Answer: All treated wood comes from the stock of untreated wood. But, to inject the toxins into the wood members, indentations are made in a vertical pattern running the length of the board approx. 1/2″ long x 1/8″ wide x 3/32″ deep. These indentations are made in rows about 3/8″ apart and cover the exterior of the board. The indentation patterns slightly weaken the board. These indentations, along with the colors and smells are what have come to signify pressure treated wood. Since 2x wood products are most prone to splitting vertically through the boards, the indention pattern of the pressure treated wood tends to promote splintering especially when toe nailed or screwed.
As said at the top of this article, treated wood comes from the same sticks as untreated or ‘green’ lumber ( I know, pressure treated looks green but it’s just a coincidence). The absolute best sticks are deemed ‘no. 1’ or they are taken to be kiln dried, these are usually used for exposed interior wood or exposed overhang outriggers. The rest is deemed ‘no. 2 or better’. The best of the ‘no.2 or better’ is kept for framing materials. The boards that have the most knots, wanes, and twists are usually picked to be treated. There are several reasons for this, first being that the treatment will re-soak the boards while treating making the more twisted and curled boards more pliable, and able to reform when tightly banded.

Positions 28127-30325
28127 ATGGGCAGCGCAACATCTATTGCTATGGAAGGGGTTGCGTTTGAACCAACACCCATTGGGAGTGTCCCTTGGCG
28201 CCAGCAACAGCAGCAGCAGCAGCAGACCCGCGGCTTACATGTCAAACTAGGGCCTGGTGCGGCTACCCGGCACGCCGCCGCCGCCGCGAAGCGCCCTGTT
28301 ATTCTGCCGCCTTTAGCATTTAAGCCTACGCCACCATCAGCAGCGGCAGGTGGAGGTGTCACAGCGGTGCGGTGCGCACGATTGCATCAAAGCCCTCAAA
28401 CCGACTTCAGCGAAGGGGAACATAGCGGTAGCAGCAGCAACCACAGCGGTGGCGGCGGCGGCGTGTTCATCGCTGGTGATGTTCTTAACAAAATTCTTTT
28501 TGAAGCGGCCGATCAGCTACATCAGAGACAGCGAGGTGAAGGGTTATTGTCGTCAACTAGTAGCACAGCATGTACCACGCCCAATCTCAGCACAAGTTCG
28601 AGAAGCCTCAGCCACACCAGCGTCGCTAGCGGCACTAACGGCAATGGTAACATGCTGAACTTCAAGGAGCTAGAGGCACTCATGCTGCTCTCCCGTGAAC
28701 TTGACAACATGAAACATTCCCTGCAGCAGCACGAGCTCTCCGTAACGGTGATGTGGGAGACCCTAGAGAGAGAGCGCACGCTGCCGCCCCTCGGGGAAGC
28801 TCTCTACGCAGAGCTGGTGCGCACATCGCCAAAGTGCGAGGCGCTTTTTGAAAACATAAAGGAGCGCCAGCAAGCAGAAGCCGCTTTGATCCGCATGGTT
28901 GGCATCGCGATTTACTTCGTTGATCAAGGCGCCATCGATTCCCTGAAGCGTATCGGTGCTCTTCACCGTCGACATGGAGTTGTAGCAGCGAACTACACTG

Second reason for choosing the lowest quality lumber to treat is because the colors of the treatment hides imperfections that would otherwise be noted by building professionals causing them to pass by that piece. The last, and possibly most important reason, is because pressure treated lumber was originally referred to as ‘ground contact lumber’ and was not designed to carry loads.
Although pressure treated wood is often called out on plans to carry loads, the designers and engineer account for the lower quality lumber by upgrading the size of the timbers, and may call for ‘no.1’ boards to be treated. Most counties will allow treated wood to span the same load as untreated, however. The strongest type of treated wood on the market today is dug fir, but in some cases you may find hem-fir which is not intended for ground contact. Recently states have passed legislation to decrease the amount of toxins by approx. 50 percent to fight ground water poisoning.